Stier finishes second
With a 2-pound lead and momentum on his side after winning the season opener, nobody would have bet against Stier. While he’s undoubtedly one of the best walleye fishermen in the world, he proved today that he is still human.
“Second place is still really good,” said Stier. “I’m just disappointed I didn’t get to fish my own fish today. One guy came trolling by me yesterday and saw me catch the two big ones. And he was sitting on that spot before I got there today, so that makes me a little upset.”
Stier was targeting gravel strips in the Bay of Pollock, approximately 6 miles south of the North Dakota-South Dakota border. The fish were set up in 10 to 14 feet of water.
“I was using Stier Death of course. It’s been my bread and butter guiding for years. Dave Spaid and I caught on to it back in the 90s and have been doing it ever since. The key factor for me in this tournament was speed. I was burning along at 1.6 or 1.7 mph. I’d crash into that rock and when the bouncer would hit the rock that’s when the fish would jump on it.”
Stier had thoughts of running 40 or 50 miles south today, but he knew he was around big, heavy fish up north. After trying to share water professionally, he eventually exited his primary area and targeted different points. His day-two limit weighed 8.11 pounds, bringing his cumulative weight to 22.73 pounds.
“I caught a lot of fish again but didn’t get an over. It was just one of those days. Right away this morning we lost a good one. Later in the day I had a 17 1/2-incher skip off my hand while I was bringing it to the livewell. I tried to keep my focus, I really did.
“It’s funny, the wins happen when you don’t expect them and sometimes when you think you’re going to win you don’t. Everything has to go right to win one of these.”
With Ranger and Evinrude bonuses, Stier earned $19,487.93. He will head to Escanaba, Mich., for the third event of the year as the leader in the Lucas Oil Angler of the Year race.
Olson rises to third
Rick Olson had a nondescript day one on Lake Oahe, catching a modest 6.63-pound limit. Today his tournament turned interesting as he boated two overs that anchored his 15.60-pound stringer, the heaviest limit of the tournament.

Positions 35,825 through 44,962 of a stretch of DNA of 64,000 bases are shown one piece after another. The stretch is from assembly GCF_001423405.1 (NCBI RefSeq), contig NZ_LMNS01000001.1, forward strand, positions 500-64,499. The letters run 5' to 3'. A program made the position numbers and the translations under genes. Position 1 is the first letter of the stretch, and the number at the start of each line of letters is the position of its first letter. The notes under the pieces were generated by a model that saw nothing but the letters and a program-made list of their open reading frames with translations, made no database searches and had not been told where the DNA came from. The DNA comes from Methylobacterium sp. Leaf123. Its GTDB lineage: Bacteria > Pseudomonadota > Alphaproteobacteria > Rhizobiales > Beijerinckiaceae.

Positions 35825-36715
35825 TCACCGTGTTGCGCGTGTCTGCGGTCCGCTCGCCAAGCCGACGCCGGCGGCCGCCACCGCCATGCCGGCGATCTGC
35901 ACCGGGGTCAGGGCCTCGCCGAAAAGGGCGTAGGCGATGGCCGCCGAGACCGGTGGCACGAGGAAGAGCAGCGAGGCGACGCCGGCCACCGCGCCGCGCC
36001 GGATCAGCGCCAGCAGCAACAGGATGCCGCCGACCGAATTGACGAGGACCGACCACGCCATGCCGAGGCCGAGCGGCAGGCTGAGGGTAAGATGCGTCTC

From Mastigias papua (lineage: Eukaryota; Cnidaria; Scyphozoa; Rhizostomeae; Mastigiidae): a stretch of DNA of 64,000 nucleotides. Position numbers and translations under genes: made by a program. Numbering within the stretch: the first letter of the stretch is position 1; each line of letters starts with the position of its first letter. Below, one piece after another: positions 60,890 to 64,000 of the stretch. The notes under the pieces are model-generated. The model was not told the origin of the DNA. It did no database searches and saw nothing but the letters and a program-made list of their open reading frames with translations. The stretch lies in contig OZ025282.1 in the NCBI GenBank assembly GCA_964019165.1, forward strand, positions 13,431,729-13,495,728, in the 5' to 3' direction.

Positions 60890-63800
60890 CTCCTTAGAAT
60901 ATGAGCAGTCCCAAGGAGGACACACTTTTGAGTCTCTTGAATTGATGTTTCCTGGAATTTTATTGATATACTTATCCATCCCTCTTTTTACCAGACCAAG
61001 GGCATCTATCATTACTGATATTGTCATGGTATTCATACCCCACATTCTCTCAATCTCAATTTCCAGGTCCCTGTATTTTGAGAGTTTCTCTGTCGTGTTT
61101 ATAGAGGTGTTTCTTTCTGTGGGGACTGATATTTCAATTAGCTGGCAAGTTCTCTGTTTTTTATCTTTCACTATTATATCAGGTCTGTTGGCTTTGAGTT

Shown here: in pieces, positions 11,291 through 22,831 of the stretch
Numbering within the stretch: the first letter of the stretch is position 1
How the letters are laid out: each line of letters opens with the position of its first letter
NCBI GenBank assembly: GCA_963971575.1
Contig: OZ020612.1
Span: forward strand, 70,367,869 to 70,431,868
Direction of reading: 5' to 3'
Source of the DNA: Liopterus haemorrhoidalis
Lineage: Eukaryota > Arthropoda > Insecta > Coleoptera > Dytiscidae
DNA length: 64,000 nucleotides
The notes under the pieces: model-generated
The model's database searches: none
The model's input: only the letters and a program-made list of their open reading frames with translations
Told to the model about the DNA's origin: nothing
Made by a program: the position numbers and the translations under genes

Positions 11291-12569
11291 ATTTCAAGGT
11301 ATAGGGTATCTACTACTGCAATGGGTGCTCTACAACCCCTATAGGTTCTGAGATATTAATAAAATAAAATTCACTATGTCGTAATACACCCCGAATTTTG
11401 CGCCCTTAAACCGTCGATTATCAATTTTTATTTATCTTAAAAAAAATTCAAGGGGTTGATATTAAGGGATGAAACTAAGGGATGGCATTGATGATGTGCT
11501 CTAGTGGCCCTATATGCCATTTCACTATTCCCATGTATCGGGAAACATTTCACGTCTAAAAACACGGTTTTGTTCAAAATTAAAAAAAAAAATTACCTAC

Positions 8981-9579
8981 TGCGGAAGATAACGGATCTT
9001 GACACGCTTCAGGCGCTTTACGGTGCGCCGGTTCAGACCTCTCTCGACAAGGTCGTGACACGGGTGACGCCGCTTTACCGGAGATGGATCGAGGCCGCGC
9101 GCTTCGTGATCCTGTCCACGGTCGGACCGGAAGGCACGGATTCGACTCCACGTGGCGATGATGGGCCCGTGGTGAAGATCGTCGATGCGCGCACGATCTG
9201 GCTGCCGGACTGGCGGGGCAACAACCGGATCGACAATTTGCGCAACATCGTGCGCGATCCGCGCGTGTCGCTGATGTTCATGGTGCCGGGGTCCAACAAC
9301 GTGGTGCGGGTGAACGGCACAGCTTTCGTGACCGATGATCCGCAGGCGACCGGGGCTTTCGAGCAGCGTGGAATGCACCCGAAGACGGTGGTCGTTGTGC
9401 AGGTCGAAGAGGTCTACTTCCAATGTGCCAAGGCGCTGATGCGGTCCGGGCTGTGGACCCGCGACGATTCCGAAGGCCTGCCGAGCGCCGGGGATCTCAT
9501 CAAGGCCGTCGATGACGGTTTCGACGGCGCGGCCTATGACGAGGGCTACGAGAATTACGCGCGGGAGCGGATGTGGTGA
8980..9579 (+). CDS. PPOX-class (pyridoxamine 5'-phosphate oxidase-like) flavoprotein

In the process, the Mina Lake, S.D., pro rose from 57th to third, earning $14,868.33 for a total of 22.23 pounds.
Olson was unavailable for comment.
Chad Schilling, the Akaska, S.D., angler, who grew up in Mobridge, finished fourth with a two-day weight of 21.84 pounds. After not catching a single over in practice, Schilling managed one each day of the tournament.
“On day one I made my first stop down by Swan Creek and literally within 10 minutes my co-angler catches a 23 1/2,” said Schilling. “It was incredible. I made another pass through and caught a 17. Then I left and fished several spots like it and each one had fish on it, but none had size. So I finished the day where we started and caught a 16 1/2 and a 17. So I caught four of my fish in just 45 minutes on that one spot.
“On day two I decided I would stay there until they quit. Our first fish was a 17 1/2, then we had a triple. Those three were 23 1/2, 18 and 16 and all three were flopping around in the bottom of the boat at the same time. Then I went down the shoreline 100 yards to where the water cleared up and caught a 19. So we had five fish by 9:10 a.m. At 12:30 p.m., we caught a fat 19-incher, but that was it. In between we caught 17-incher after 17-incher. We caught a lot of fish today that I would have killed for yesterday. I weighed a 15 1/2-incher on day one and I was only a pound out of second.”
Schilling used Pro Tackle bouncers and propeller rigs with all kinds of live bait including creek chubs, leeches and night crawlers. He said crawlers produced best.